“For me I have to ask the viewers what they thought about the show this year. We are going to ask them after the final what was good, what was not good, did they like the semi final and so on.”

The vision that Anders has for Melodifestivalen is that it should be “the biggest entertainment show in Sweden” and with that attract the best artists and songwriters to want to take part in the opportunity such status would provide. However there is a realism to what this entertainment show means in a world where TV viewership is falling and many people find fame through increasingly diverse platforms. Anders imagines the future success of Melodifestivalen to be “not just a TV show”, and notes the increase in on-demand viewing and coverage on platforms like TikTok before and after the show by people who might not actually tune in live.

Whatever the means, Anders is aware that for the show to remain a tradition for the nation then it needs to “meet Swedes where they watch and engage with the show”, and so as TV watching habits continue to evolve, so too must the strategy be to keep it relevant.

And one way for it to stay relevant is to have success both domestically and internationally. Like it or loathe it Melodifestivalen has created one of the best track records for Eurovision success this past decade, and Anders sees his role as part of the package to bring another Swedish winner to the Song Contest. Should his role and those of others succeed in making Melodifestivalen the best platform for new music for artists, then that will bring better names and songs with more hit potential. “We are sure that if this platform is the best then artists will choose to be on our show,” Anders added.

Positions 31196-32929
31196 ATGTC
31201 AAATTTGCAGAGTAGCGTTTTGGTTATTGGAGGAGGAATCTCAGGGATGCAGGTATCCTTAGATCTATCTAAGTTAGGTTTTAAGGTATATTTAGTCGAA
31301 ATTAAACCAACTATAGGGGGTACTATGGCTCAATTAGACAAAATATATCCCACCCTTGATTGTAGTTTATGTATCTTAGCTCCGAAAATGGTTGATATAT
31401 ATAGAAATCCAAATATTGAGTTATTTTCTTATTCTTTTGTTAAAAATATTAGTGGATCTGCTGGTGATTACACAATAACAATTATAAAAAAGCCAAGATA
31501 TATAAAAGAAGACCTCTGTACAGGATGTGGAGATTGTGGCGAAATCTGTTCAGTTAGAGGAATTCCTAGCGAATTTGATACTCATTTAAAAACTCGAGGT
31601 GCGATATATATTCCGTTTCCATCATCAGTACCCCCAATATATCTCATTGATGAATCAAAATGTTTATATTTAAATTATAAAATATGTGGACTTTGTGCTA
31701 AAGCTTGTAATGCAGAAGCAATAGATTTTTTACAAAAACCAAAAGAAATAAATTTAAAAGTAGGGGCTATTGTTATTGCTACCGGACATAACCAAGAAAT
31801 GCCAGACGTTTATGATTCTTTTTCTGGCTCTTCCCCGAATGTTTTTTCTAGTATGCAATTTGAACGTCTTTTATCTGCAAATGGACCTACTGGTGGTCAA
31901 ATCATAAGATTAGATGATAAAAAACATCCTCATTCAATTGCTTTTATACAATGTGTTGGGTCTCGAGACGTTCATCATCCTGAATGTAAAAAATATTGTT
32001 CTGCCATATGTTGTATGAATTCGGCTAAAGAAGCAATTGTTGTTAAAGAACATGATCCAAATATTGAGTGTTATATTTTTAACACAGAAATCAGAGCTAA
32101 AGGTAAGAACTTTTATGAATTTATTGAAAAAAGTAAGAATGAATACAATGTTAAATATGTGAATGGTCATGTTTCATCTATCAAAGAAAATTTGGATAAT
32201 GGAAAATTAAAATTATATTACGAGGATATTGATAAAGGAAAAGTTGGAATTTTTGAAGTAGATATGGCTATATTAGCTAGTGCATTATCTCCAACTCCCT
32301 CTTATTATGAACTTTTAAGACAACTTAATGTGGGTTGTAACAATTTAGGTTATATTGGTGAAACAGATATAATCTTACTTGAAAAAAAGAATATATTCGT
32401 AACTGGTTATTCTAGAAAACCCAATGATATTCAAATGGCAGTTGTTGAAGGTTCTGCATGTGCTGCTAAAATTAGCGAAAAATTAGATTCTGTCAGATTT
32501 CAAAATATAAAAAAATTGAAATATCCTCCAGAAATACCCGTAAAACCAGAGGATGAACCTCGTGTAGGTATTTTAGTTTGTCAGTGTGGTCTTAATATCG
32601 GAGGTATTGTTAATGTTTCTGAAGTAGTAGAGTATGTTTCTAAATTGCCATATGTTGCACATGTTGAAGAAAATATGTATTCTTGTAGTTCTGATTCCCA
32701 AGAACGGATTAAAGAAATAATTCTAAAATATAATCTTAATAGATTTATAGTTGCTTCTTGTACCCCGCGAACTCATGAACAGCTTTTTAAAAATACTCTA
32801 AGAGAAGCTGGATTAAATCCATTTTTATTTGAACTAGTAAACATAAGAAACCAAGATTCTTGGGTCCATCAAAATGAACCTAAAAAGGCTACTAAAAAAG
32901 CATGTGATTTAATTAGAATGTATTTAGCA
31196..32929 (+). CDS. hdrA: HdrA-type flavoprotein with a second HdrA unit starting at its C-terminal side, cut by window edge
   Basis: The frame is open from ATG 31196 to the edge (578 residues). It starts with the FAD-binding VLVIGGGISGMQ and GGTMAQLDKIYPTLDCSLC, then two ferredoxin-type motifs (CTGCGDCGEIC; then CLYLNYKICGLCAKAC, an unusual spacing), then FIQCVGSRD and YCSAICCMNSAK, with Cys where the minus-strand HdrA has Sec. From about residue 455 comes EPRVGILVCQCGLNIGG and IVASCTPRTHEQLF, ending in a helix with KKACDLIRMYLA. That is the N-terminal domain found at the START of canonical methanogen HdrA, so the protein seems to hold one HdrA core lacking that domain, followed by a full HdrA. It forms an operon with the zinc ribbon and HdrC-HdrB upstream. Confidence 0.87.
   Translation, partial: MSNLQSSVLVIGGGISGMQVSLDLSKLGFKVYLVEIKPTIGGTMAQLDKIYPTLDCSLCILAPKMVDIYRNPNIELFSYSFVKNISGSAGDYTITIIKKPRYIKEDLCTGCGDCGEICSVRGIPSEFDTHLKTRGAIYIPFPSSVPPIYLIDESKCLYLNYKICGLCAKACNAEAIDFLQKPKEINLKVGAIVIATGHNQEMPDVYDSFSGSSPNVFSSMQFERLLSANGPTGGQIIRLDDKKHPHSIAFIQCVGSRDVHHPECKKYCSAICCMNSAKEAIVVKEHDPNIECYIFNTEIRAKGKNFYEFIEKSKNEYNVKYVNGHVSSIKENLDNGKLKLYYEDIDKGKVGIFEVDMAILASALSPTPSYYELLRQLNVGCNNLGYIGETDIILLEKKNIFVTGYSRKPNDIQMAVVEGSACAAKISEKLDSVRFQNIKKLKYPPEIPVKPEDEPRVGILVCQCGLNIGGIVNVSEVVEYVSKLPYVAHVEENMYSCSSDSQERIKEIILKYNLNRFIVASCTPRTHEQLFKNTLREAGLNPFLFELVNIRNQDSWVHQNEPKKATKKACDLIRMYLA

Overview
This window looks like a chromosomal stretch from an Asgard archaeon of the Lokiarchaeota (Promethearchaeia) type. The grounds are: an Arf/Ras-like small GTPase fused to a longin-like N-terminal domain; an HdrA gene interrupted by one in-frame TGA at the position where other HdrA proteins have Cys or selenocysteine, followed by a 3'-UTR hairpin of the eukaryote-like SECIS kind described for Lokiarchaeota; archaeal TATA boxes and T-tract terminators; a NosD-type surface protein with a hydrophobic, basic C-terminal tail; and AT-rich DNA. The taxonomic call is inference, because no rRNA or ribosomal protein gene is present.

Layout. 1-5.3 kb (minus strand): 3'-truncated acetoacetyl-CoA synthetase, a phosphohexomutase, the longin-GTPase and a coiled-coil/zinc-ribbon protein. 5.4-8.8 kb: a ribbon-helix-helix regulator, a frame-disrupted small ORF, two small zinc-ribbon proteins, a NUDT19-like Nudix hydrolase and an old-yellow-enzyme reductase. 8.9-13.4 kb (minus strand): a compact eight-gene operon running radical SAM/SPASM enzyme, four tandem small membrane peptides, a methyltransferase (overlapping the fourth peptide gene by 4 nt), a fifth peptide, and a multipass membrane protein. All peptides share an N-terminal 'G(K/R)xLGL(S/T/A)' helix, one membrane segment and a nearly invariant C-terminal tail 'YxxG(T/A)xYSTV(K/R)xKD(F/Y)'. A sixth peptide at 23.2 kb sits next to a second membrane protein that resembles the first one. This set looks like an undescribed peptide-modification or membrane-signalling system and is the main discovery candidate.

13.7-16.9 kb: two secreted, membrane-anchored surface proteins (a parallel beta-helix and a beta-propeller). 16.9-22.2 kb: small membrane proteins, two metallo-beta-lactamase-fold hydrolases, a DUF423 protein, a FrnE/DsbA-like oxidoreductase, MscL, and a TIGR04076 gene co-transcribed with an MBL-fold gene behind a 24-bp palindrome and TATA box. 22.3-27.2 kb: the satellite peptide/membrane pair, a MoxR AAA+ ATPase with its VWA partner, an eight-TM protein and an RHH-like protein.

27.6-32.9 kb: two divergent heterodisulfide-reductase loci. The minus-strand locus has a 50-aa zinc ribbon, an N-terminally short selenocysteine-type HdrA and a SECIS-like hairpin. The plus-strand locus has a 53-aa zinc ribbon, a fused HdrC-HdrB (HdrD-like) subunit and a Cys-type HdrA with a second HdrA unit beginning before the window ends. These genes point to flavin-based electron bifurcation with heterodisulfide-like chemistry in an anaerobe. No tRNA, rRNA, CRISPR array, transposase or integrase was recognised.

Eurovision didn’t even creep into this conversation, yet I could not resist asking Anders about the Contest in May and how they link together with the competition he organises. He is well aware that Melodifestivalen does not just stand alone and the previous successes Sweden have had in Eurovision is one of the key reasons for the show’s success and that “Swedes are very proud of that.”

Will more success come again? Well Anders “will do everything” in his powers to make the Swedish song the winner, adding that SVT “want to win this”.

Whatever happens between March and May with the Eurovision Song Contest will not be in Anders’ hands. His role stays focused on the show in Sweden as others cast their eyes further to pre-parties and eventually Liverpool. Instead he will be working on the Melodifestivalen of the future, and trying to create the conditions that may attract the next winners of not just Sweden’s, but Europe’s biggest entertainment competition.

About The Author: Ben Robertson

Ben Robertson has attended 23 National Finals in the world of Eurovision. With that experience behind him he writes for ESC Insight with his analysis and opinions about anything and everything Eurovision Song Contest that is worth telling.